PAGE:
In a short order, Judge Tanya Chutkan denied Trump’s motion to strike all the language about his mob in his indictment. Her order was so short for two reasons: first, Trump hadn’t really addressed the issue of prejudice he was invoking, and second, the only means by which the indictment itself would introduce prejudice — in the jury room — won’t happen because Judge Chutkan never provides the indictment to they jury.
Defendant’s sixteen-page Reply In Support of the Motion, despite making numerous inflammatory and unsupported accusations of its own, see, e.g., ECF No. 156 at 7 (“President Biden directed the Department of Justice to prosecute his leading opponent for the presidency through a calculated leak to the New York Times.”), devotes only a single paragraph to the prejudice requirement. His sole argument is that even if the jury does not receive a copy of the indictment, “[v]oluminous evidence exists here that the jury pool has been, and continues to be, exposed to the Indictment and its inflammatory and prejudicial allegations, through media coverage relating to the case.” Id. at 16. But Defendant fails to cite even one example of that evidence.
Her reference to Trump’s own inflammatory comments called out something that is apparent in reading his reply brief to overturn her gag before the DC Circuit (which largely rehashes the same tired arguments). There, he argues that he has a First Amendment right to say whatever he wants — about Joe Biden, about the trial, about anyone else, including Chutkan, the death threat against whom Trump disclaims any role.
The prosecution describes President Trump’s statement, “If you go after me, I’m coming after you,” as a “public threat,” Resp.Br.4 (citing J.A.79). However, this statement made no reference to this case, and his campaign explained that it was made “in response to … special interest groups and Super PACs.” App.Br.15 n.7. The prosecution ignores this explanation—the only evidence of what the statement was actually referring to—and relies instead on naked speculation.
The prosecution implies that this statement caused a random person to threaten the district judge on August 5, 2023. Resp.Br. 5-6. Again, this is pure speculation, and wrong to boot. As noted above, President Trump’s statements criticizing the district judge came after the August 5 incident. J.A.79-80. The prosecution also cites no evidence that this random individual was inspired to act by President Trump’s August 4th social-media post, which did not even reference this case.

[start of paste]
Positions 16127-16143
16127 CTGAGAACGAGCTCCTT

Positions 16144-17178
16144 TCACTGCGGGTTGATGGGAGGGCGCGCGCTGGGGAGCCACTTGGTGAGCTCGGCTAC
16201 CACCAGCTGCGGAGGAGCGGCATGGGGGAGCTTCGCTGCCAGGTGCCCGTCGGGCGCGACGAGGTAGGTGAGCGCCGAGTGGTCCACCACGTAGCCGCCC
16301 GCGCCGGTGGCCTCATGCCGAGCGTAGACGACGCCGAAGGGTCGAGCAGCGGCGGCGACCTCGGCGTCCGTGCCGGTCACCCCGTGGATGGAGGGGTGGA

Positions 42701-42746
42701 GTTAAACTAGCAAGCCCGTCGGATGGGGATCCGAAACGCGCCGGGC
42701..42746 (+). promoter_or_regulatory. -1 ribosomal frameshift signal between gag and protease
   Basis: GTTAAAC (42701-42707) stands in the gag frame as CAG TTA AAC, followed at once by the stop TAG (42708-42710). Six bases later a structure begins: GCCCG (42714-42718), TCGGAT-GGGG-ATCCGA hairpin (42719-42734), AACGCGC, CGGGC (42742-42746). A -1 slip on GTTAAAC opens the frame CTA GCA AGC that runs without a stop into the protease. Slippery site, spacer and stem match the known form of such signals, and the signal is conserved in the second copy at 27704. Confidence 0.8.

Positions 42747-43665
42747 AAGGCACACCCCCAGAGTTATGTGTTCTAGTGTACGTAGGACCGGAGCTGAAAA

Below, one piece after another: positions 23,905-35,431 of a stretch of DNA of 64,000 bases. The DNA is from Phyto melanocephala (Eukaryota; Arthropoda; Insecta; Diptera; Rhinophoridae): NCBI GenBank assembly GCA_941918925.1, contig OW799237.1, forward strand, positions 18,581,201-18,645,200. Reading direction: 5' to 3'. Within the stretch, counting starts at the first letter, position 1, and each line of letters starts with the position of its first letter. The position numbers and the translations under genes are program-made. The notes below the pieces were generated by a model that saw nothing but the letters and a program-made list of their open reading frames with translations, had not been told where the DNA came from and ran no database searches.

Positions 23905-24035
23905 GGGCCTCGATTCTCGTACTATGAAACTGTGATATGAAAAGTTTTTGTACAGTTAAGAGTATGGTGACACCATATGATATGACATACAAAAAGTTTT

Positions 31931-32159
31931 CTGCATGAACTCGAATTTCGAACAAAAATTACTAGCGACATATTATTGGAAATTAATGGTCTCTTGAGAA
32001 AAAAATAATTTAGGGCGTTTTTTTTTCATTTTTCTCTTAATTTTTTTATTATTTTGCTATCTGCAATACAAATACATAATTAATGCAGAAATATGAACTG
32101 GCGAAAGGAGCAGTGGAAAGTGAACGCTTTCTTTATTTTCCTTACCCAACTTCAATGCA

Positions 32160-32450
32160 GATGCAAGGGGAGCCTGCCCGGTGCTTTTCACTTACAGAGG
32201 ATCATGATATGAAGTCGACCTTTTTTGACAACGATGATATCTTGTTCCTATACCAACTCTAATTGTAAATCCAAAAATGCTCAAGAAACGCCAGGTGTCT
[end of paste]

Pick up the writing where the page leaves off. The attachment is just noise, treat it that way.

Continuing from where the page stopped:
For what it’s worth, while he didn’t mention Trump, the father of Abigail Jo Shry, the woman who called Judge Chutkan’s chambers and threatened her, described that Shry’s threats were always responses to watching the news.
Defendant’s father, Mark Shry testified at the detention hearing. Mr. Shry believes that Defendant is a non-violent alcoholic. He testified that she sits on her couch daily watching the news while drinking too many beers. She then becomes agitated by the news and starts calling people and threatening them. Mr. Shry stated that his daughter never leaves her residence and therefore would not act upon her threats.
Even in his reply brief, though, Trump made new threats, attacking Jack Smith’s spouse because she exercised her political rights to donate to Joe Biden.
Judge Chutkan didn’t quite say it: But Donald Trump is simultaneously claiming he has the right to make any threats he wants, but no one else has the right to describe the way his threats lead to violence.
She didn’t quite say it.
But she did make it quite clear that Trump is trying to have a protected privilege to make inflammatory threats, while gagging others about the effect of them.